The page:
Naxos is the brainchild of Klaus Heymann, a Hong Kong-based Music Executive.
Klaus Heymann went to Hong Kong in 1967 to start the office of an American weekly newspaper, The Overseas Weekly. Before coming to Hong Kong, he had worked for the same paper in his native city of Frankfurt for five years and for one year as Export Advertising and Promotion Manager for Max Braun AG, the well-known manufacturer of audio equipment, household appliances and electric shavers.
After two years with the Overseas Weekly in Hong Kong, he started his own business, initially a direct-mail advertising company and, subsequently, a mail-order firm for the members of the U.S. Armed Forces during the Vietnam War. The mail-order catalogue of Pacific Mail-Order System, the company started by Klaus Heymann, offered cameras, watches and audio equipment, including Bose loudspeakers and Revox tape recorders.
After the end of the Vietnam War, he became the distributor for Hong Kong and China of Bose and Revox equipment and, subsequently, also of the well-known Studer brand of studio recording equipment.
In order to promote the sales of Revox and Bose in Hong Kong, Klaus Heymann began to organise concerts of classical music sponsored by Revox and Bose. Since he had been fond of classical music ever since he was a child (he attended his first classical concert at the age of 10) the artists invited for the concerts in Hong Kong were classical artists. Many of them had made recordings for various classical labels, but when they performed in Hong Kong, they could not find these recordings in the shops.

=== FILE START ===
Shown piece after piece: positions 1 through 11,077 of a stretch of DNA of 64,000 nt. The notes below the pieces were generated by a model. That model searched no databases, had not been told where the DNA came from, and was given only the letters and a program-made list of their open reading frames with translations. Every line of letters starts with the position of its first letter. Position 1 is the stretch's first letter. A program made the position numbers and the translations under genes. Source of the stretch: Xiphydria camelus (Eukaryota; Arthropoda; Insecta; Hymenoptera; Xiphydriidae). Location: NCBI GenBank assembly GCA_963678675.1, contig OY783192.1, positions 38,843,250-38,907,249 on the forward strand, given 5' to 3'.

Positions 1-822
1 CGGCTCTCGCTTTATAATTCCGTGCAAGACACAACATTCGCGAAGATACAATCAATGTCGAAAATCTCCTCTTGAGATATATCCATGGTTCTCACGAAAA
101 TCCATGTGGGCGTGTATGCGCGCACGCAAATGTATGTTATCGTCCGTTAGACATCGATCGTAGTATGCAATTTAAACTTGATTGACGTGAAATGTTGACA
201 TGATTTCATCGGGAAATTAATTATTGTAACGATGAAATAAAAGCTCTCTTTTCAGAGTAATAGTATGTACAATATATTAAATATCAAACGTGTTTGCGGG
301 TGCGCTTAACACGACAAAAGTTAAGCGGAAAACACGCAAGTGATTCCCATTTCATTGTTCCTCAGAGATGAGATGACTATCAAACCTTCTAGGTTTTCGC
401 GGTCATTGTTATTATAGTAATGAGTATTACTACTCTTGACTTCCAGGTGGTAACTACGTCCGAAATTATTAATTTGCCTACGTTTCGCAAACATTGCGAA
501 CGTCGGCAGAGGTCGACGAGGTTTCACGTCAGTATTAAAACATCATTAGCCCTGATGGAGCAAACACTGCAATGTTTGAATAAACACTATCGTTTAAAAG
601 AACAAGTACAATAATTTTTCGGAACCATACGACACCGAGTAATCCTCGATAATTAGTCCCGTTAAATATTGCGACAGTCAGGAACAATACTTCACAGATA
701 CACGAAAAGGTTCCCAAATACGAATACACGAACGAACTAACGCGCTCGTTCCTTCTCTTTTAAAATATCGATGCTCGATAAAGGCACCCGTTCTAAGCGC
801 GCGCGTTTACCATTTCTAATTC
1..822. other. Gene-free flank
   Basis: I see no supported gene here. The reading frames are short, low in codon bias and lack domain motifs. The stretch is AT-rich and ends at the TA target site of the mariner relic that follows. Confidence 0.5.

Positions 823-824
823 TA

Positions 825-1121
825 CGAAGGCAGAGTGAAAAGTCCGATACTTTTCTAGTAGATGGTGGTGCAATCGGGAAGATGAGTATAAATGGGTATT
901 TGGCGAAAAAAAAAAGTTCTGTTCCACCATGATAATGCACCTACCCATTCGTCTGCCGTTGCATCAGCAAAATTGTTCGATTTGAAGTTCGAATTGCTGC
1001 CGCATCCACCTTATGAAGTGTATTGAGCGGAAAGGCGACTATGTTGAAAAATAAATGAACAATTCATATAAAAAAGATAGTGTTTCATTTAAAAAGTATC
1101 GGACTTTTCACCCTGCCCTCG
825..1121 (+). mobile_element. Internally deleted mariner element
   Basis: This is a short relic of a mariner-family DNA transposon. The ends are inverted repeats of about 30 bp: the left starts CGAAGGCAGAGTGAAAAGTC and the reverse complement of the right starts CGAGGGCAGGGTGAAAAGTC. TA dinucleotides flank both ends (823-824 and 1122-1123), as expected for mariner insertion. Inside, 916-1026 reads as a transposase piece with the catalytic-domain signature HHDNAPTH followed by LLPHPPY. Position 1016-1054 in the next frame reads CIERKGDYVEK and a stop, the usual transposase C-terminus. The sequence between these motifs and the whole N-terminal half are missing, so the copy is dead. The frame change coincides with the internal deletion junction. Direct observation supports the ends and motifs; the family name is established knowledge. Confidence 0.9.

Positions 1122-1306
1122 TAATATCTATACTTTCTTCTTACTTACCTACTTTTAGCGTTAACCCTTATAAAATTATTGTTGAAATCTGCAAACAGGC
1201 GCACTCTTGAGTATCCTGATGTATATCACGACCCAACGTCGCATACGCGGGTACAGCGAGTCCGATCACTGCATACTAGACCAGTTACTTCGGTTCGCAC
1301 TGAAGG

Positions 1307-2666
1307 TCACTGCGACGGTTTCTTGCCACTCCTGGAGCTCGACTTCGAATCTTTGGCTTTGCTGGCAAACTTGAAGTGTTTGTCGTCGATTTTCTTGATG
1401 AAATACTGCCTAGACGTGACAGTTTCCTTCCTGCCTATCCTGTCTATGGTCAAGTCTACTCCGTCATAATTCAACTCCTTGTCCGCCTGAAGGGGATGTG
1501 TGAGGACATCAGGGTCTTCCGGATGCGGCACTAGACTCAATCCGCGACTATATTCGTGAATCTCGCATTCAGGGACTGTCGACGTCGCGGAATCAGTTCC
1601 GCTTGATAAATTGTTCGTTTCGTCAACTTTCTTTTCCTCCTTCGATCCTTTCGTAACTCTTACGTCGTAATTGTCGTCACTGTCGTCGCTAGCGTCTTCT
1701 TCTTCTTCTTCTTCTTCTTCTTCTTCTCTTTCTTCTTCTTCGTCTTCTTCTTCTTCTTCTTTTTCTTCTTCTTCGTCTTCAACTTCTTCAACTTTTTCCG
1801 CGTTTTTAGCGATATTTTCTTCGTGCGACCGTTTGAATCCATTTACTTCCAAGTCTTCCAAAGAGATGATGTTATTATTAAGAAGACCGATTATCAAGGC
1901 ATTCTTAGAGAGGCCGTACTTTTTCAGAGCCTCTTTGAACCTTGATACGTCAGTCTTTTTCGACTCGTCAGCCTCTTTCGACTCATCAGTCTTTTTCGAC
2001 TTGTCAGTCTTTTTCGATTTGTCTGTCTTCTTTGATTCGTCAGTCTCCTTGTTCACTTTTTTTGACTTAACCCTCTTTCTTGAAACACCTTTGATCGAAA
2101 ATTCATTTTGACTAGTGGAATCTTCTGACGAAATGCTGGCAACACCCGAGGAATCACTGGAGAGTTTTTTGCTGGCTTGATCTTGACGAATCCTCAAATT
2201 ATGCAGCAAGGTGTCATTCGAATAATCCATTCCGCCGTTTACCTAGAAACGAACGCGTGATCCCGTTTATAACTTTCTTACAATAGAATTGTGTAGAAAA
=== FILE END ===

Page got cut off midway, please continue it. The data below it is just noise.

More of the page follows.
As a result, in addition to distributing Bose and Revox equipment, Klaus Heymann started to import several classical labels, among them Vox-Turnabout, Hungaroton, Supraphon, Opus and others.
Because of the success of his concerts (they were well-organised and promoted) he was invited to join the board of the then-amateur Hong Kong Philharmonic Orchestra. Within a year of having joined the board, the Hong Kong Philharmonic was a full-time professional orchestra... Klaus Heymann had taken on the positions of "Chairman of the Fund-Raising Committee" and "Honorary General Manager". Through his association with the Hong Kong Philharmonic he met his future wife, the Japanese violinist Takako Nishizaki...she came to play as a soloist with the Hong Kong Philharmonic during its first professional season. The concerto she played on that occasion was the Second Concerto by Henryk Wieniawski... the couple's only son was therefore named "Henryk". A year after their first meeting, they were married and Takako moved from her native Japan to Hong Kong.